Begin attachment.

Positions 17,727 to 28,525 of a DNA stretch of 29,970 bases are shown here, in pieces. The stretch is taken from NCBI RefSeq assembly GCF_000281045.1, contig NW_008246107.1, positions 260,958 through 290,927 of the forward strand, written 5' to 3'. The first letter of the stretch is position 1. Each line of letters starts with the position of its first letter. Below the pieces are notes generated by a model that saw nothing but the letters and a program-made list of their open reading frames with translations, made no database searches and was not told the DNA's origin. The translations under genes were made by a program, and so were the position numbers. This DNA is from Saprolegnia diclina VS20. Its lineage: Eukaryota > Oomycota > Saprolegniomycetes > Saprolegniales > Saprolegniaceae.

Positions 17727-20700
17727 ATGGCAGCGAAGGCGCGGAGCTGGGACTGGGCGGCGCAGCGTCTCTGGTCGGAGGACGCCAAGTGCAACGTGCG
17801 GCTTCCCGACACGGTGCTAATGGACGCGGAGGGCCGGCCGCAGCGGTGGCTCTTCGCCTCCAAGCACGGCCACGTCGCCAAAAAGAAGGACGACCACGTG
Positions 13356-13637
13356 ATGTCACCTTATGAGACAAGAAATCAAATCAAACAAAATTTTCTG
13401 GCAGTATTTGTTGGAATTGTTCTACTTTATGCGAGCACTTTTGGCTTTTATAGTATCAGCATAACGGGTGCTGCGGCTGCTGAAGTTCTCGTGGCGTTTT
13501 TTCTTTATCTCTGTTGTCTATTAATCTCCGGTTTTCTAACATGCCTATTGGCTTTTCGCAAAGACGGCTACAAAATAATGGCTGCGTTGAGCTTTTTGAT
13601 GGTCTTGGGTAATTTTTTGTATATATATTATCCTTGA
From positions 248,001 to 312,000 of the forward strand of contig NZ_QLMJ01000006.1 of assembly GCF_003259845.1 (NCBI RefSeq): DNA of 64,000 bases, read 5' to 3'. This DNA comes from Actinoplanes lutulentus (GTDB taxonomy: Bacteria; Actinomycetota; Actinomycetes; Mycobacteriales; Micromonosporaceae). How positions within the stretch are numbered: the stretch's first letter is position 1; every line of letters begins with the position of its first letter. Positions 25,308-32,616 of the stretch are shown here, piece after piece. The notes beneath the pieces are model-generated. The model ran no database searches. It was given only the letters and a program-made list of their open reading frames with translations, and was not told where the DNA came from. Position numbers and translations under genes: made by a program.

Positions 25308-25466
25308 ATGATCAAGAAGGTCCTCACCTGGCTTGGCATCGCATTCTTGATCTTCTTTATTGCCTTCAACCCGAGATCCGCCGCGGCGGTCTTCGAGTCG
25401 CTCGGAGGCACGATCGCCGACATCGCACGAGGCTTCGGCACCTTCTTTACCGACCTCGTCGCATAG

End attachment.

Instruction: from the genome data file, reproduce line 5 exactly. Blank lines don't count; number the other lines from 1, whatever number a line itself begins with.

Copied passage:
Positions 13356-13637